Microsoft has published its latest set of financials, this time for what it refers to as Financial Year Q1 2020. The firm highlighted the positives, of course, and the headline news is that it was a good quarter for Microsoft with it beating analyst estimates for both revenues generated and income per share. Across the three business segments Microsoft runs, two enjoyed double figures percentage revenue gains (Productivity and Business Processes, Intelligent Cloud) but the area which most touches our interests, that of More Personal Computing, only enjoyed a revenue uplift of 4 per cent in the most recent quarter. These three segments are very well balanced in terms of the revenue they bring in (all between $10.8bn and $11.1bn).
Looking at the big figures first, Microsoft's revenue for Q1 2020 was $33.1bn and increased by 14 per cent YoY. Over the same comparison period Microsoft has seen operating income up 27 per cent, net income rise 21 per cent, and earnings per share up 21 per cent. Microsoft CEO Satya Nadella said that "We are accelerating our innovation across the entire tech stack to deliver new value for customers and investing in large and growing markets with expansive opportunity." However, we can see that Productivity and Business Processes, and Intelligent Cloud are outpacing More Personal Computing by quite a margin.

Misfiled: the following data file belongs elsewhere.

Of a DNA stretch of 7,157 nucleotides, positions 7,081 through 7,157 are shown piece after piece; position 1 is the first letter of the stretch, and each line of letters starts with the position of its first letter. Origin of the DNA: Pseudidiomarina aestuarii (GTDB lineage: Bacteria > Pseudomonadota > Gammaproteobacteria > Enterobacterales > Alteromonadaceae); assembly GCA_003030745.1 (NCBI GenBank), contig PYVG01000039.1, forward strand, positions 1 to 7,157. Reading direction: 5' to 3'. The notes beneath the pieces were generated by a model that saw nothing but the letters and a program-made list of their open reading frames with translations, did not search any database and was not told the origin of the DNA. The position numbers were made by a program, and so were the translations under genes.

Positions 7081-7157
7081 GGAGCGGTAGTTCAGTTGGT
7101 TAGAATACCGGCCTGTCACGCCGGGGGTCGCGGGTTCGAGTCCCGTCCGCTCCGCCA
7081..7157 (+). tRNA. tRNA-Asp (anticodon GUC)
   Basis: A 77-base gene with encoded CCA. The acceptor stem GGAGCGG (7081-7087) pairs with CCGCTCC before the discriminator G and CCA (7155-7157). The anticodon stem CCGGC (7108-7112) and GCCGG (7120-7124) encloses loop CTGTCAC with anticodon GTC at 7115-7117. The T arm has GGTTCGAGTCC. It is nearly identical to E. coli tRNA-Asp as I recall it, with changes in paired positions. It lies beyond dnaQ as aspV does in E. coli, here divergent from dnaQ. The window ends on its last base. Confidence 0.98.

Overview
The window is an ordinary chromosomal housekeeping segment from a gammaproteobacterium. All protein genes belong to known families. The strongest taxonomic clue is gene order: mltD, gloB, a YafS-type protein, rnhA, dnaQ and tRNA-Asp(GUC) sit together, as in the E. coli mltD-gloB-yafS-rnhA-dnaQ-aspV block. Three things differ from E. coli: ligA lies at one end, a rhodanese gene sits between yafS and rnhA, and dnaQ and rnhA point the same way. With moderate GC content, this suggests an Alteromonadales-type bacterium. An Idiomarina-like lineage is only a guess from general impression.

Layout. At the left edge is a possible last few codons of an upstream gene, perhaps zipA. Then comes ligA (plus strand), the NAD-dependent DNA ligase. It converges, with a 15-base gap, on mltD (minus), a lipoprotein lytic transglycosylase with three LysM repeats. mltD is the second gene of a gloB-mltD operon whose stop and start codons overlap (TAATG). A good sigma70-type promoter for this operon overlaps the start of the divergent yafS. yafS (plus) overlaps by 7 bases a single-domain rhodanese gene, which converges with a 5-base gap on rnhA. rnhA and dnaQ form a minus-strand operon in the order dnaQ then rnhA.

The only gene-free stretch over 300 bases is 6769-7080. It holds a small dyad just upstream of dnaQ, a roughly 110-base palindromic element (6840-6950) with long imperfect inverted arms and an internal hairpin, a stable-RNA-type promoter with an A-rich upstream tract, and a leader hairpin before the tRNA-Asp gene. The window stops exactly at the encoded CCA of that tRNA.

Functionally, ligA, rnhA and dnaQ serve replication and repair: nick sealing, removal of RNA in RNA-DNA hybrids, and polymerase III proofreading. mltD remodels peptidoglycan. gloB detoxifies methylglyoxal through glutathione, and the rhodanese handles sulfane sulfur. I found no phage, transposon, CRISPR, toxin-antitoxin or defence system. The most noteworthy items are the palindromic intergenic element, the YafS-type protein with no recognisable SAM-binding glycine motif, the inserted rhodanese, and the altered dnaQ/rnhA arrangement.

Official highlights of each of the three segments with component business breakdowns can be found below:
You can see above that Microsoft's Cloud businesses are really healthy and have great momentum. Admittedly there is now some deceleration in Azure revenue growth but it is still growing very fast - better than major competitor Amazon Web Services.
HEXUS readers are traditionally most interested in the More Personal Computing section of Microsoft's business. Again Cloud rated parts of this business were the best performers. Meanwhile Windows OEM revenue grew 9 per cent as Microsoft steps up efforts to get users to migrate to its newest OS. Xbox content and services revenue was flat but I suppose that is understandable considering the calendar.
Last but not least, Surface revenue delivered a rare bleak spot on Microsoft's financials. Revenue down 4 per cent in the latest reported quarter and CFO Amy Hood blamed "the timing of product lifecycle transitions," for this dip. However, Microsoft has recently announced some new devices which could provide a "low double-digit" boost and its longer term plans with the foldables, Surface Neo and Surface Duo, could potentially excite the buying public next year.
Extra: Xbox exec Mike Ybarra leaves Microsoft
Former Xbox exec Mike Ybarra has joined Blizzard Entertainment. "We will work with all our energy to serve gamers with incredible content and experiences," Ybarra said. "I can't wait to be part of this team." reports Games Industry Biz.